There's a great selection of much more realistic "motivational posters" at They're sad but true!

Thursday, February 12, 2009

Stinky signs of spring

Even though it's only mid February, we've had unseasonably warm temperatures for the last two days, melting the thick snow cover. I took advantage of it by taking a walk through the Warren salt marshes in search of a sign of spring. The marshes were monocromatic brownish-grey, wet and icy. I did not doubt I would find a glimpse of green though, because I know where to find the skunk cabbage. Sure enough, it was spiraling up through the frozen ground and cold ice water.

When we were children all we appreciated about the plant was the fun it was daring each other to kick one open and release the stink, but Craig Holdrege has written an excellent exploration of the noble qualities of the skunk cabbage. I don't know if it's especially early this year, but I'm afraid my anticipation of spring may be...I have to remind myself that we still can have plenty of snow, ice and freezing temperatures ahead. But I don't think it's my imagination that the birds are beginning to sing more cheerfully, and I heard the Mourning Doves cooing...

Wednesday, February 4, 2009


Here's my final drawing from my drawing class at the Natural History Museum. This is a Great Horned Owl. It's really fun drawing them, I'll have to see if the RISD nature lab has any and try to get over there to draw them on my lunch break. I'm also going on an Owl Prowl at the Fisherville Brook Wildlife Refuge to try to see the non-taxidermied versions.

I have a vague idea of a possible series....wildlife at night, what's moving about when we're asleep. After all, bats would be pretty cool to paint too.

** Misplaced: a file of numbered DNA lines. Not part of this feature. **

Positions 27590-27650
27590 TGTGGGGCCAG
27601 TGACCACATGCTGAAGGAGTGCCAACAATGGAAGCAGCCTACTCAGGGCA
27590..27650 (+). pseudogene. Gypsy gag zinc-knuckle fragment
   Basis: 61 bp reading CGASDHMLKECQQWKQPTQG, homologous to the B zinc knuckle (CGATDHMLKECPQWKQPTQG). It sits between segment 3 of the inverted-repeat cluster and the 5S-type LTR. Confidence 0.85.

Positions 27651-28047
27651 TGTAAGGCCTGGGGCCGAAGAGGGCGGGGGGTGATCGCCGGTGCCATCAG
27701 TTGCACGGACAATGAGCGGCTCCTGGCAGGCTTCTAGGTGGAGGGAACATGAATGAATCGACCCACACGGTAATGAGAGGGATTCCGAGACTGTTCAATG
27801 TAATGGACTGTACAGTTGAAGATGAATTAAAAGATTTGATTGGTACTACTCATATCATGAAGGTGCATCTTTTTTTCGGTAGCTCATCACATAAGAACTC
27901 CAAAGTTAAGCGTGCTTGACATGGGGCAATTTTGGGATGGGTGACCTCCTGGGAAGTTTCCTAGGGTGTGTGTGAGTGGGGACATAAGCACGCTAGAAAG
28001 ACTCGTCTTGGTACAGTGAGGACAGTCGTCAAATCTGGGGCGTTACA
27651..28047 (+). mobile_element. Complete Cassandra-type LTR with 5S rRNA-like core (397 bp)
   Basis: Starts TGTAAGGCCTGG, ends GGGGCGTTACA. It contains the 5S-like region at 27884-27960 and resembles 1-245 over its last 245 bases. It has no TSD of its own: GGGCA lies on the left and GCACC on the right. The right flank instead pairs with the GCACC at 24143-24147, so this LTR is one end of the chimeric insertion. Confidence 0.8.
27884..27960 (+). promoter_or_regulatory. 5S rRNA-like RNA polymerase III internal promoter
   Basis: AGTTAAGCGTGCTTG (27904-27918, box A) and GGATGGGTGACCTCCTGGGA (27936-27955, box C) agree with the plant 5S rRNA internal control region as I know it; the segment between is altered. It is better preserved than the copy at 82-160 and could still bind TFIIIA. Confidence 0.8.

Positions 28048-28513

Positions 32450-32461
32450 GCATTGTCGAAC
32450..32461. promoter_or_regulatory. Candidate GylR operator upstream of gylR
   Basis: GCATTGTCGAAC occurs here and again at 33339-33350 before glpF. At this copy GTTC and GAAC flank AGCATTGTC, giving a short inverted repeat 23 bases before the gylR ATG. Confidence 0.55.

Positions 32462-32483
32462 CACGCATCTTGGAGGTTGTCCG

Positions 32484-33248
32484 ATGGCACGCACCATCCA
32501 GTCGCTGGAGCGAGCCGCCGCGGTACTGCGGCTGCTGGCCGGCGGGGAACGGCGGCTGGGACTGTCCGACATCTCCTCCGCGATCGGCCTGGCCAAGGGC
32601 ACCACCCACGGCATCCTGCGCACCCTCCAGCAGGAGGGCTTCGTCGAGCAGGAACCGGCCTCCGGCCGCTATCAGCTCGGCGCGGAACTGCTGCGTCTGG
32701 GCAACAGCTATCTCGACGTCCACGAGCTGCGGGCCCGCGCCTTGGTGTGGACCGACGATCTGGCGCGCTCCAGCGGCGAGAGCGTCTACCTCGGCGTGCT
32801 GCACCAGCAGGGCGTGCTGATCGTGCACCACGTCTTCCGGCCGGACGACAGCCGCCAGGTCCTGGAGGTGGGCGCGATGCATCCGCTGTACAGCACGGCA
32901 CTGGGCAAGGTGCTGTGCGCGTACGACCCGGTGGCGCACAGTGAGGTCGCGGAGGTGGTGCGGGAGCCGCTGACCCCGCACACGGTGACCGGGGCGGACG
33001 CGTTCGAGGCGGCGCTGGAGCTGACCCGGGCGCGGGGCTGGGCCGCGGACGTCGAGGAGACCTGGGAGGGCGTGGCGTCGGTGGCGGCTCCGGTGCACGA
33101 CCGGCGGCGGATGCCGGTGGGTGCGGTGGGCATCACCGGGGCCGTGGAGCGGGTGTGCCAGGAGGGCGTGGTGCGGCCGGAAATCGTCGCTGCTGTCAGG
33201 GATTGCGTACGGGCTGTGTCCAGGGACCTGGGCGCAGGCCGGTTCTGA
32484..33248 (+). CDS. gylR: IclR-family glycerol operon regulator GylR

Monday, February 2, 2009

Goodby old friend...

Today I did my part towards the economic recovery by buying a new pickup truck. My old '89 Toyota has been a very loyal art-transportation-vehicle for 20 years, so it's with a little bit of sadness that I part with it. With a cap on the back, it was the perfect "box" to transport paintings up to about 4x6 feet, and has been very handy when I stop by the lumberyard to buy molding for framing or stretchers.

I loved the simplicity of it too, but it was getting pretty creaky, was starting to visit the shop every few months, and the rust is crawling up the side panels. Since it's a good time to buy a car I decided to replace it with a 2009 version, a Toyota Tacoma, as stripped down and simple as possible.

It's been 20 years since I was in an automobile showroom but that part sure hasn't changed much. What has changed is having the internet as a research tool. I really didn't have many questions after I used the internet to "build" my truck, it was just a matter of finding out who had the truck I wanted at the best price. So it went much more quickly than I thought it would, and I'm going to pick it up tonight. I'm not sure I'm psychologically ready to part with old faithful, but the 89 truck goes to my niece to commute to school and carry her acoustic bass. So it's not being abandoned, it's just changing art forms!

Here's a picture of it when it, and I, was young....

And now, showing its age... (notice I'm not in this picture)

Goodby 1989! Thanks for getting me and my work where I needed to go!